Tom Lutz is the author of “Doing Nothing: A History of Loafers, Loungers, Slackers and Bums in America.”

It’s interesting, but I would be more interested in the dynamics of change in the academic world: there are forces at work changing the academic landscape, what are those forces? How do they impact academic life for both teachers and students? Jacques Barzun had some interesting things to say about that. Is there nothing worth saying on this matter since he wrote that 15 years ago?

September 04, 2006

Need more math students? Give 'em cash!

An Oxford college head has suggested cash incentives to lure more students into taking maths to A-level.

What caught my attention, tho, was the photo caption:

Maths has been losing popularity to less academic subjects

So “academic” means “difficult”?

 

Or perhaps History, English, in fact all the "arts" subjects, are "less academic" than the sciences? Maybe it's just me, but this strikes me as the kind of detail an editor is paid to spot before it is printed for the world to see.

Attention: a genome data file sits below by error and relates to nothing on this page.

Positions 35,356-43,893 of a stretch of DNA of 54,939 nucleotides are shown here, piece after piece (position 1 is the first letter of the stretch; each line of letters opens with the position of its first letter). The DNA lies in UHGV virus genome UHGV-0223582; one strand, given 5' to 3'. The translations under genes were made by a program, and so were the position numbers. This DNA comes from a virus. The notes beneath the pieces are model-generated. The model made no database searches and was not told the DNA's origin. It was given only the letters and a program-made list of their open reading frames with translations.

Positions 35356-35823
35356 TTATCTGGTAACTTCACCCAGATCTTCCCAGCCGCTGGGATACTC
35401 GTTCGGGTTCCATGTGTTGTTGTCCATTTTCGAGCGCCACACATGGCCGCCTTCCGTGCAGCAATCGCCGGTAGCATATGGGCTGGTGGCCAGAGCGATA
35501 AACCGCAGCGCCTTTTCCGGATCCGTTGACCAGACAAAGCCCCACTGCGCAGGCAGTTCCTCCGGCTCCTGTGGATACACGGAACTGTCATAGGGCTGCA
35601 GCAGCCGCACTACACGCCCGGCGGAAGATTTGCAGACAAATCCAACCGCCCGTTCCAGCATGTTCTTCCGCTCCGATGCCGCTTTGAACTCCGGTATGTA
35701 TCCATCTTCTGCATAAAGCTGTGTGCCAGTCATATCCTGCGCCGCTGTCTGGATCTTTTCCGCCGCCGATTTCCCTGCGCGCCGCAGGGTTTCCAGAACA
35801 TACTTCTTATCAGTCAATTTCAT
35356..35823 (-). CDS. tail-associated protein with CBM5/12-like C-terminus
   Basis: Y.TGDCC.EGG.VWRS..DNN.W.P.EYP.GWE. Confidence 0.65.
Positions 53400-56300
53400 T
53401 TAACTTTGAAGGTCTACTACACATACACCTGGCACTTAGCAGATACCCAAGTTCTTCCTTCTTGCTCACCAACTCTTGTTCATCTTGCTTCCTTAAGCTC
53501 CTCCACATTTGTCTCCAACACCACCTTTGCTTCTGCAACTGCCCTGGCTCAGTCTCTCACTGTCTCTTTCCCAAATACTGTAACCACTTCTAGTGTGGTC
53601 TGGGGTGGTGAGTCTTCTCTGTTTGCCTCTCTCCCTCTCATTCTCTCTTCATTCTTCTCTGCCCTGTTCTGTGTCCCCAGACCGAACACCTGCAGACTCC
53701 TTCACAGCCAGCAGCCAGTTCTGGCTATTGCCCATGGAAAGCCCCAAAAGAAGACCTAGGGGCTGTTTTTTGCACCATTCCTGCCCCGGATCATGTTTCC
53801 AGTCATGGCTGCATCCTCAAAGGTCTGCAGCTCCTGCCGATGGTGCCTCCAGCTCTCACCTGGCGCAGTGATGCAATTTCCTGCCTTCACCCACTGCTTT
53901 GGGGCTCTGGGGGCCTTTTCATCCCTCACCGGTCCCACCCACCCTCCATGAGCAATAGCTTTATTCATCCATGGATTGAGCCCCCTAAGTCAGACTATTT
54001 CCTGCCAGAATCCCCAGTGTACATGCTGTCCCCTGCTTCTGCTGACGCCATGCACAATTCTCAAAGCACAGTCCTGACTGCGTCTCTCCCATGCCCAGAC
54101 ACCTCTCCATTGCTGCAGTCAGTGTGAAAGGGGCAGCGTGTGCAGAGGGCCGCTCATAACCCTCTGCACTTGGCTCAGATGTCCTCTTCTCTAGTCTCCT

September 03, 2006

Co-link

Barbara Dieu sent me a message about co-link. I need to play around with it some more. Right now, I can’t tell if it’s something interesting or not. It looks interesting…

Firefox's Live Bookmarks + Firefox Japanese version

Better late than never.. I just figured out how Firefox’s “Live Bookmarks” works. This is Firefox’s RSS reader.

It took me quite a while to track down the info I needed, but I finally got there Check it out. Also, the Japanese version is now up and running.

I was initially looking for an add-in that would track auctions on Yahoo! Auctions Japan, but Firefox extensions only handle eBay. Then I came across  this (page in Japanese) promo on the Yahoo!Japan website for Firefox. The screenshots and explanation seem to indicate Firefox Japanese version supports Yahoo!Auction (Japan) tracking. The English version will probably do it, too, on second thoughts, because it’s not an extension, nor a Yahoo!Toolbar (Yahoo!Toolbar -Jpns version – will not run on Firefox … yet). It’s just different Yahoo!Auctions open in different Firefox tabs. Still, the wild goose chase did teach me a few things.

September 01, 2006

Decline in SAT scores, or manufactured crisis?

Borderland posted about a report on reading recently, and the Washington Post apparently has an article about the decline in SAT scores. I haven't read it yet, but Matthew Yglesias guest-bloggling at Josh Marshall's Talking Points Memo blog, for one, is sceptical. A two or three point drop means we should all throw up our hands in despair? Or is there a less honorable purpose, aka scare-mongering? And here's a follow-up from Matt's readers.

More on tainting and misuse of language